Politics
10:33 am
Thu June 20, 2013

Democratic-leaning Super PACs Target Mitch McConnell's Tenure

A pair of Democratic-leaning super PACs have launched an ad campaign against Republican Mitch McConnell that argues three decades is too long for Kentucky's senior senator to serve.

Senate Majority PAC and Patriot Majority USA announced the television ad and website on Thursday morning as part of a "major" effort to unseat McConnell in next year's election.

"Mitch McConnell talks one way in Kentucky and votes a different way in Washington, D.C.," says Patriot Majority USA President Craig Varoga. "He thinks this double talk will keep him in the Senate for more than 30 years, but we’re going to use his own words and his real votes to ask the question, over and over, how long is too long?"

The TV spot is a statewide buy that features McConnell saying he has "lived on a government salary for 30 years" but voted for the bank bailouts and cuts to Medicare.

Watch:

Observers point out the two group's ad campaign is being launched without a well-known Democratic opponent in the race. Kentucky Secretary of State Alison Lundergan Grimes has been talking to national Democrats about a bid against McConnell, but still hasn't announced her intentions.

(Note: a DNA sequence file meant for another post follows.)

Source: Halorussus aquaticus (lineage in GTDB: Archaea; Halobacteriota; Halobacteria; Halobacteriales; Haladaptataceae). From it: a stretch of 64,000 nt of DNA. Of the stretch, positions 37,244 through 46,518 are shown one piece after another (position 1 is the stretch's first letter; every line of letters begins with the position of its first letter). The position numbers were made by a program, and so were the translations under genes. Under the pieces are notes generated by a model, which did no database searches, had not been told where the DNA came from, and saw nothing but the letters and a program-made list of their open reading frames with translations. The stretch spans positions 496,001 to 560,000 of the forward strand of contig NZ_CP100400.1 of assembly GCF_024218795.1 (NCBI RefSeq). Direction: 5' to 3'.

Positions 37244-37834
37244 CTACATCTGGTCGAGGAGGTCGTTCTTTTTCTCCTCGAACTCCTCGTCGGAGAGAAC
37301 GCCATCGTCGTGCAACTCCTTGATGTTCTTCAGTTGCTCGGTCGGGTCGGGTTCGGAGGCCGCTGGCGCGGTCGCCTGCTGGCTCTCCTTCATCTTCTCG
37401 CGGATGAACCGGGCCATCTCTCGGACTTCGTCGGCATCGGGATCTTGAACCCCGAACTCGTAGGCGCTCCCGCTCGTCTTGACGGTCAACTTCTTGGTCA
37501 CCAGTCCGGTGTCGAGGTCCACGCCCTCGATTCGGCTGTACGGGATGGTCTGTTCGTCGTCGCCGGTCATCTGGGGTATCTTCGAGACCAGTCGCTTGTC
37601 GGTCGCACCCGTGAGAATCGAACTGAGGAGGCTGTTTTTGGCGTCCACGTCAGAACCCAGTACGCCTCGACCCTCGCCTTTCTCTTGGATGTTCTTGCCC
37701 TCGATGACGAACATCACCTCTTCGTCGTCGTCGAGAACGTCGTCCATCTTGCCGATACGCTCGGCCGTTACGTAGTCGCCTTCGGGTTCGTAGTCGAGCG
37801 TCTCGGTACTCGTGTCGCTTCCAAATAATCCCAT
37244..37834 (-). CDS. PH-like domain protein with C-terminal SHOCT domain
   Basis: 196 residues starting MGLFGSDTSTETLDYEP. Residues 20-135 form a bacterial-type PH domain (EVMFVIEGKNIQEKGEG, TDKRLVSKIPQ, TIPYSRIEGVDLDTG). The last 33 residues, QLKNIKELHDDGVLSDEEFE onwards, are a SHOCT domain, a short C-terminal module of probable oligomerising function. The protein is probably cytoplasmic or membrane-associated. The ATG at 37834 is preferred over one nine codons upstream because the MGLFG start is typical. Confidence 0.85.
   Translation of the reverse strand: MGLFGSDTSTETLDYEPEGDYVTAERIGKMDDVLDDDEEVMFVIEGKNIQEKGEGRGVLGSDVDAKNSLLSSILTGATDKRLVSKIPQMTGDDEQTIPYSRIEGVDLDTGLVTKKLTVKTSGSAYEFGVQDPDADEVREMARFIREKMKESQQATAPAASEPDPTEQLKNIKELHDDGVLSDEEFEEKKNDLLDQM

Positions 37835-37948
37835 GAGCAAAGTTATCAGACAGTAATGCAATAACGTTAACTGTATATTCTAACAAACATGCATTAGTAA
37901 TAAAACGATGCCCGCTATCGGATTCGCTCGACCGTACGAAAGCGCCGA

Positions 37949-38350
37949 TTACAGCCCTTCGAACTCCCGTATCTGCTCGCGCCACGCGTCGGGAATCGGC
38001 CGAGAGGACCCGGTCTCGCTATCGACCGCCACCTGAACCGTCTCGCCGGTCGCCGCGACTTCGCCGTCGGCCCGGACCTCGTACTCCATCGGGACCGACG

Earlier this week, University of Louisville professor Greg Leichty announced he was seeking the Democratic nomination as a protest candidate. He joins four other declared candidates including Owensboro contract Ed Marksberry and Louisville music promoter Bennie J. Smith.

The lack of a top-tier Democrat has been a source of gloating for the GOP, and those responding to the attack ads once again pointed that out.

"Barack Obama’s allies have seen the top ten Democratic Party challengers pass and are desperate to find an opponent to take on Senator McConnell," says Republican Party of Kentucky spokeswoman Kelsey Cooper. "Mitch is strong, deeply respected, and fighting hard for Kentucky so it is no wonder Washington liberals are now scrambling in a last ditch effort to recruit a second-tier candidate."

Related program: